INGUINAL CYSTOCELES: A PREVIOUSLY OVERLOOKED ETIOLOGY OF PROSTATISM IN MEN WITHOUT BLADDER OUTLET OBSTRUCTION

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Abstract

Purpose

We determine whether inguinal cystoceles, a type of extraperitoneal herniation of the bladder, are responsible for symptoms consistent with prostatism in men without bladder outlet obstruction.

Materials and Methods

From January 1996 to February 1997 inguinal cystoceles were treated with surgical repair of the floor of the inguinal canal in 8 men with a relatively long history of symptoms consistent with prostatism. The diagnosis of inguinal cystoceles was based on the filling phase of video urodynamic studies done with the patient standing. The clinical outcome of surgery was assessed using the International Prostate Symptom Score and urodynamic findings.

Results

All inguinal cystoceles studied were physically occult but clearly detected as wide-mouthed, mild protrusions of the bladder wall in the inguinal region on cystograms obtained with the patient standing. Although clear cystoceles were present on radiography on the right side in 1 case, the left side in 2 and bilaterally in 5, apparent bilateral weakness in Hesselbach's triangle was noted in all at surgery. High detrusor opening pressure and a relatively long opening time were regarded as urodynamic parameters characteristics of this condition. These parameters and subjective symptoms dramatically improved after bilateral surgical repair of the floor of the inguinal canal.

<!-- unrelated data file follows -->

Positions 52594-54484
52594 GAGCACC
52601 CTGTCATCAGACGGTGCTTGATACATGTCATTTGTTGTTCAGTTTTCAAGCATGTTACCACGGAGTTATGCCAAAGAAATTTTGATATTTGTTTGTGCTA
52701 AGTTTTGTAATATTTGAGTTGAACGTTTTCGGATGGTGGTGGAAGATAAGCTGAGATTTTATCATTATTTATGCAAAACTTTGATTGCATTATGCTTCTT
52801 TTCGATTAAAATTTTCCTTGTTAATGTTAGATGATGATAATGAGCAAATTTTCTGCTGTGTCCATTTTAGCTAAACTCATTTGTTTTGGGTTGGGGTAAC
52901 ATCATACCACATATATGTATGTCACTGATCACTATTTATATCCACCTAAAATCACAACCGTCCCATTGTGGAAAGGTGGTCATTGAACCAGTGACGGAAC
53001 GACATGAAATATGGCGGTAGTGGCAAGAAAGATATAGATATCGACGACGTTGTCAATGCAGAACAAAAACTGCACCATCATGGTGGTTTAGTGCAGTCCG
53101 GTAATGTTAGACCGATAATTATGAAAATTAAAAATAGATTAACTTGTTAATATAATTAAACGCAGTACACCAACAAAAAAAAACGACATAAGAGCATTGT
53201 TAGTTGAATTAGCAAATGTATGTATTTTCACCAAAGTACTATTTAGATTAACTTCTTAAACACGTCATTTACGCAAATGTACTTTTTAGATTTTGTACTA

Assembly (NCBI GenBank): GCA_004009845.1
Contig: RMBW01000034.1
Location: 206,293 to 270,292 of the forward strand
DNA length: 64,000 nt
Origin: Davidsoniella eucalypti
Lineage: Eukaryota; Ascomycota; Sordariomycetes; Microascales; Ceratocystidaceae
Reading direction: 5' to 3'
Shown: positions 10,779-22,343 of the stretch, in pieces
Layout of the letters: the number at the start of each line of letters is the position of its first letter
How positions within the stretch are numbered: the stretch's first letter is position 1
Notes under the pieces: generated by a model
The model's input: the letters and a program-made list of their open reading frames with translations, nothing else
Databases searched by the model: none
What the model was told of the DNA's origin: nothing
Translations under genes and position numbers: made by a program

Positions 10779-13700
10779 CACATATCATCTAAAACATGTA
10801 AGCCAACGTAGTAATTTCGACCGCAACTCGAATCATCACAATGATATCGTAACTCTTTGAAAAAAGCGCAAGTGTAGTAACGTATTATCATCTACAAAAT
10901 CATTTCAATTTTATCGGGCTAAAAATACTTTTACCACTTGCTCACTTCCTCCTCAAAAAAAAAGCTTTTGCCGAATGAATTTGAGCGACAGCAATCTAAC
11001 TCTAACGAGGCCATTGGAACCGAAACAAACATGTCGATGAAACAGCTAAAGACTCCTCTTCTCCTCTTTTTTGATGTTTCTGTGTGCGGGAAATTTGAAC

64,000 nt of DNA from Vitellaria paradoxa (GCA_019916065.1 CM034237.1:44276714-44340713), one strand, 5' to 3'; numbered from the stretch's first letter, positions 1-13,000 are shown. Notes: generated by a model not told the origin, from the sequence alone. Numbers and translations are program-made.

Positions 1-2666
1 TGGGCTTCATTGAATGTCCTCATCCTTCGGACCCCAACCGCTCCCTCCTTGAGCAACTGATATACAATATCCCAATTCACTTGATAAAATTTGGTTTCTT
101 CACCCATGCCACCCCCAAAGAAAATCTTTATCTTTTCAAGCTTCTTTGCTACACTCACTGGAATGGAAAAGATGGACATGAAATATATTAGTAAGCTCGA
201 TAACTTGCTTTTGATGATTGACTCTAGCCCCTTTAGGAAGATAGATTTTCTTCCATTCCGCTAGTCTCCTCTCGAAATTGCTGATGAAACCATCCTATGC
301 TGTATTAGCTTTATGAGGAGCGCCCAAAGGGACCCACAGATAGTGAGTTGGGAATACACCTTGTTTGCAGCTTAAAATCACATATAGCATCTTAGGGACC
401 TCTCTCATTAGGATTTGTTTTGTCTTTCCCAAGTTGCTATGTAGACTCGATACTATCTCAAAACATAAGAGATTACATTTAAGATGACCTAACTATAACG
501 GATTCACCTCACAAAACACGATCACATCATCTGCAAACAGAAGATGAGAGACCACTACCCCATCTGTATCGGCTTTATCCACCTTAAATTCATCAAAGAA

Conclusions

Inguinal cystoceles negatively affect voiding dynamics by increasing opening pressure and opening time, indicating that they should be considered in the differential diagnosis of men with symptoms consistent with prostatism. Video urodynamics is mandatory to detect this condition, which to our knowledge has been previously overlooked on radiography and urodynamics.

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